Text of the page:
There are numerous reasons that spouses cite when filing for divorce. These reasons vary greatly. However no matter what the reason, in recent years a new trend has developed on when spouses actually file for divorce- and it is right after New Years Day.

The most common time of year for filing for divorce is the month of January, which is now nicknamed divorce month. In the month of January, the most popular day to file is January 2nd and January 3rd, which is right after the New Years’s Day holiday.

There are probably many reasons why divorce filings double during this period of time. Many spouses report wanting to stick it through the holidays because they feel it will be easier on the family and/or the children. Some couples believe that the togetherness and emphasis on family that comes with the holidays of Thanksgiving and Christmas will solve all of the preceding year’s problems. Sometimes the stress of the holidays makes an already declining marriage much worse.

Since the New Year’s Holiday seems to bring with it a period of reflection and review of the previous year, it may be the last reflection that a spouse needs in order to get them to file. No matter what the reason for the split is, divorce filings double in January. Statistics show that approximately 10 percent of couples don’t make it to their fifth wedding anniversary and roughly 25 percent divorce before they make it to their tenth wedding anniversary.

If your already strained marriage makes it through the beginning of January, towards the end of January you are bombarded with Valentine’s Day merchandise and reminders of true love and romance. This sometimes is a tipping point which entices someone to file.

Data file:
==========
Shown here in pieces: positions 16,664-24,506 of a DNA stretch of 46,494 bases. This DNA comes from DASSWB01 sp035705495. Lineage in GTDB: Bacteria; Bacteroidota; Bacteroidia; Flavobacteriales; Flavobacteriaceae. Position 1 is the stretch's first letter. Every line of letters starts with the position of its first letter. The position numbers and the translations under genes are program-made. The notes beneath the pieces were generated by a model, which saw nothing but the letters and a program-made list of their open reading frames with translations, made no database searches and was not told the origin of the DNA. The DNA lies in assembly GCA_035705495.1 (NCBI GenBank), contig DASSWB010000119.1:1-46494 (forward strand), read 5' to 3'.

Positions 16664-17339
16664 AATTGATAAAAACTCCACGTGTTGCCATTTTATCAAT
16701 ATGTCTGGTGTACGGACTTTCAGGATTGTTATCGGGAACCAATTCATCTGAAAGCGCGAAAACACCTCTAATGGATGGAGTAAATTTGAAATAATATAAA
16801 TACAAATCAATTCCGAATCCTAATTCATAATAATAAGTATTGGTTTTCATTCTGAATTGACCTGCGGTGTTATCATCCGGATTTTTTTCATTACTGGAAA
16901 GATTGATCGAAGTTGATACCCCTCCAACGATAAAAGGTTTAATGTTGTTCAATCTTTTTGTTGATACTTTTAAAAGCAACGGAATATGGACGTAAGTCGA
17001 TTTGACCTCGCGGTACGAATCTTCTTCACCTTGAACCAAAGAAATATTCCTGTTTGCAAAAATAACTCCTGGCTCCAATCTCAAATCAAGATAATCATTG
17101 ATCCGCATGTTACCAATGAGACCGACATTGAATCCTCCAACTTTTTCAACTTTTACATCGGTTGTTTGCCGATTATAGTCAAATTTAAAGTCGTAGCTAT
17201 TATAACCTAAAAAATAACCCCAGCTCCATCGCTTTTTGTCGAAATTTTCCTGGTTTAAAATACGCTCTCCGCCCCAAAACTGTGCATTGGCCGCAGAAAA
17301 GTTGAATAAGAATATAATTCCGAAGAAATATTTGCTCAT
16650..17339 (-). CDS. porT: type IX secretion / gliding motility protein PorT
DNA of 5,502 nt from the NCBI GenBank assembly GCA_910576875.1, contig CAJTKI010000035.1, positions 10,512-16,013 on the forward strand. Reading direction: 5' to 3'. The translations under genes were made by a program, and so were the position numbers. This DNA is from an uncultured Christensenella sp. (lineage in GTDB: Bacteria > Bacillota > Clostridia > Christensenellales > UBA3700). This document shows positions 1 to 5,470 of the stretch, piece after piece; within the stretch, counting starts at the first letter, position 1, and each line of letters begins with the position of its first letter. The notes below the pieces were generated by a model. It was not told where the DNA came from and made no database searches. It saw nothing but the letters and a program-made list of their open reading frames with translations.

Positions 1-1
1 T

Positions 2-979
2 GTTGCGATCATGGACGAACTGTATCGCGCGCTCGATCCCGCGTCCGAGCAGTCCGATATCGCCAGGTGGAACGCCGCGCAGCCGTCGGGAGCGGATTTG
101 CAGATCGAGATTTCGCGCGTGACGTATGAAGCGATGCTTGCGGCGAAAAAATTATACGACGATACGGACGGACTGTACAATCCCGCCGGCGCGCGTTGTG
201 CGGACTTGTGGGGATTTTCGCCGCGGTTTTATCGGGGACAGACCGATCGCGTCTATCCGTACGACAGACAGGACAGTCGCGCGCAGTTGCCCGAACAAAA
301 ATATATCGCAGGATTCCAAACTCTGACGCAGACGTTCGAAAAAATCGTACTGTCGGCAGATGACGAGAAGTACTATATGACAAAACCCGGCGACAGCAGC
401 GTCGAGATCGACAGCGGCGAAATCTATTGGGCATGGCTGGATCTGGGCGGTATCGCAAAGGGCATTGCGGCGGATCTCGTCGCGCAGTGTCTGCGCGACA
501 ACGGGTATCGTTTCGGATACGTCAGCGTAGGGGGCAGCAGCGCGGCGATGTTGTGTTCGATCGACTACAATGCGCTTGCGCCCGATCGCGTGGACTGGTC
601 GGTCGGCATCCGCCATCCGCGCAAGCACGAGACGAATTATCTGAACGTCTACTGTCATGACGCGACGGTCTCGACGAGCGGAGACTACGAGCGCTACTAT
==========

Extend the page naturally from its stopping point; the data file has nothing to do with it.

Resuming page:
No matter the reason or the time of year you decide you want to file, before you file, it is a good idea to take time to prepare for this new chapter in your life just like you would prepare for any other stage in your life. With approximately 40% of first time marriages ending in divorce and over 4 million divorced parents in the United States alone, another resolution a spouse who is contemplating filing for divorce should have is a resolution to be prepared for this next stage, especially if there are children involved. Just like you would prepare if you were making any other significant change in your life such as going to college or retiring, if you are the person filing, you need to be equally prepared for divorce.

Surprisingly though, many spouses who petition the court for divorce many times are as equally unprepared as the spouse that did not file for divorce. If you waited through the holidays to file for divorce for the sake of your children or your family, you also owe it to yourself to at least educate yourself on all of the household’s finances. This includes but is not limited to each side’s yearly income, all bank accounts, joint or otherwise, all credit cards, all assets and their value such as a home or cars etc. You also need to consider all recurring bills and whether a divorce may increase them such as childcare expenses. Knowing what the status of the family’s assets and debts may lead to a more candid conversation with your spouse and may save both sides time and money during the divorce proceeding. You also need to have some proposals on where each spouse shall live during the divorce proceeding and an idea of what you would want the parenting plan for visitation to look like.

If you are a spouse who has been served with divorce papers, as hurt as you may be, one of the first things you need to make sure you are aware of the families finances which include all assets and debts. It is also a good idea to talk to an attorney before you respond to the divorce petition. Many family law attorneys offer free consultations.

As a family law attorney, I strive to keep lines of communication open and help families work through this difficult process. Whether you need a contested divorce, modification of a child custody or visitation order or simply the enforcement of a previous agreement, call the Law Office of David M. Goldman for a free consultation. (904) 685-1200.

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